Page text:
Going home time after Reading Festival and the traffic here and there was heavy so that helped decide today’s route. Crime at the festival this year was well down. It made me laugh – albeit mirthlessly – to see one of the local ‘New’ Labour councillors tweeting about it, congratulating the police and the organisers for the fall in incidents. Um, how about the fans? If the people there hadn’t been good natured and well-behaved despite the atrocious conditions caused by the rain, then crime would have been up. If a crowd that size had wanted to get out-of-hand, no amount of policing or organisation could have contained them. That kind of public sucking-up by low- and high-level politicians alike manages to be both vacuous and nauseating.

(Is Labour still ‘New’ or have they ditched that now? Does anyone care? What would a post-new-Labour party be? Where do you go after mutating from socialism to conservative-lite and betraying everyone along the way? Perhaps that should be ‘conservative-by-stealth’. To my mind, betrayal is unforgivable.)

So, a Bank Holiday Monday with weather that’s not bad but not good – and lots of folks with time on their hands. The British can seem very bad at making good use of free time. I rode through Henley today and the people in the crowd milling about by the river side rarely looked happy or pleased to be there.

And as for shopping: if the high street is dying then by-and-large the retailers have only themselves to blame. The punters in Henley could have been wandering around pretty well any similar sized town in England and they’d be seeing the same shops with the same stock, the same bored minimum-wage staff and the same poor sods trying to sell the Big Issue on a street corner somewhere nearby. There’s nothing to inspire anyone to spend any money and now that the mood is to question expenditure, the ‘big name’ shops are all struggling. Add to that the miserable experience the average town provides when it comes to the real basics: driving, cycling, walking, parking, even having a pee … and shopping online seems a much better bet.

I came in to Henley from Remenham. The queue to get over the bridge started well before the top of Remenham Hill. If that’s not a miserable way to spend of a significant chunk of a precious free day then I don’t know what is. I just went down the outside then took a right into the lane to Remenham Church and from there joined the main road again at the bottom of the hill. When I do that kind of thing I swear I can feel the seething resentment of the cooped-up drivers somehow permeating the air. Of course, that’s more than likely just my imagination. Of course, if they’re inclined to be thinking anything, what they should be concluding is that queuing to get into Henley for no good reason is a dismal waste of time, waste of life.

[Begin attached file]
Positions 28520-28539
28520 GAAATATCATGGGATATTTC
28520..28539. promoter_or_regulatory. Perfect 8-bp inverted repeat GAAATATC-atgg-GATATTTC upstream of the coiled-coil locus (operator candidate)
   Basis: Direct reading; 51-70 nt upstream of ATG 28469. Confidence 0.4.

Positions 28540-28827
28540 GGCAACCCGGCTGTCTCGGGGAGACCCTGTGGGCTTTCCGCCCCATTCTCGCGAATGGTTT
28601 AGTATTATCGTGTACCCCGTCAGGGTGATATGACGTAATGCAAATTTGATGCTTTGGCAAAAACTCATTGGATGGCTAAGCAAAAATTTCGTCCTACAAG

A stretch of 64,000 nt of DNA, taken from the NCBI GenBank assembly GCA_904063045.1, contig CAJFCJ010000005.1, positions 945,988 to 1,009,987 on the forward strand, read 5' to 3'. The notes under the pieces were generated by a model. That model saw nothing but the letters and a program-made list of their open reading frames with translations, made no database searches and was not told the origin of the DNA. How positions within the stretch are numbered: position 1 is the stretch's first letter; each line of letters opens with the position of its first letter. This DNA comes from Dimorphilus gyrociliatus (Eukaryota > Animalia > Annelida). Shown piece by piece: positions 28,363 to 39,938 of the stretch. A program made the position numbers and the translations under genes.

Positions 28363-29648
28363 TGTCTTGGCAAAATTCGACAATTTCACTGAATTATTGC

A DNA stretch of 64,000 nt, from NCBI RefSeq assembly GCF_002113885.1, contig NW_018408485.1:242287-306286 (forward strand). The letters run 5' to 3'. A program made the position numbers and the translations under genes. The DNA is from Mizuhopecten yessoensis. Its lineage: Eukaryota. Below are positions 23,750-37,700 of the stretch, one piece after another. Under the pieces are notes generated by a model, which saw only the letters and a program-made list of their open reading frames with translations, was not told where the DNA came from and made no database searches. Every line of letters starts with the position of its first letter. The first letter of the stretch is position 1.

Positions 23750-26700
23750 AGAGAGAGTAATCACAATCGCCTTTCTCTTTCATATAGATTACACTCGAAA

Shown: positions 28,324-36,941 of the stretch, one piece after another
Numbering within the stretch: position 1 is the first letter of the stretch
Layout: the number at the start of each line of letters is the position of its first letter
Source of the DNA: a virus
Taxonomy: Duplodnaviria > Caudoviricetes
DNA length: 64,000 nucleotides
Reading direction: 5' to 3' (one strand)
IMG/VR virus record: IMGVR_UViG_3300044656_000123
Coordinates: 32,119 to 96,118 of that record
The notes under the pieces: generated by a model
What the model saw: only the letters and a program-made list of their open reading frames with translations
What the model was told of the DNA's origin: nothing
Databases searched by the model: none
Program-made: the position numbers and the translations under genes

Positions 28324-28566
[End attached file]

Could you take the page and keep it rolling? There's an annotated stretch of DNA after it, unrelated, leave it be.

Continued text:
The queue went by the entrance to Park Place, a huge great pile of a house just sold for £140 million quid, which makes it Britain’s most expensive private residence. I did rather like the fact that whatever the expense, they’d still have been struggling to get in or out of their drive today. I did also think that’s perhaps a fairly petty, grotty sort of thought to have. And perhaps it is, but I struggle with the degree of income inequality in the UK today, and property like Park Place seems to symbolise it all too well.

Who’s Teaching? (Just For Cyclists)

Just a little leg-turner, and I was lucky enough to miss the showers. When they come, they’ve been stunningly heavy.

There were lots of cyclists around today – far more than I’d have seen even just a couple of years ago and these are leisure riders out for fun, not utility. These are people choosing cycling. I like it. I do hope they get some good advice though, on the nuts and bolts of riding happily, comfortably and sensibly.

Perhaps strangely, that sort of advice was easier to come by when cycling was more of an unusual thing to be doing. Then, it would be almost inevitable that you’d meet up with experienced riders who’d often tell you the more arcane bits of wisdom. Nowadays you can go to the bike shop, buy a decent bike and never have a way in to access the information that makes riding enjoyable. I see people out – on weekends particularly – that have the kit but are riding alone and look, well, uncomfortable.

I’m no fan of cycling clubs – they’re far too race-oriented for most people, myself included, and in my experience far too inclined to ‘burn the newbie off’. Some of the magazines are helpful but, again, there’s an awful lot of stuff in them that’s race or competition oriented and is just irrelevant to the weekend rider who just wants to enjoy a few miles riding every now and then. And like most hobby/interest magazines, they can only exist if they keep on trying to sell you stuff you don’t need. Perhaps the web can fill the gap.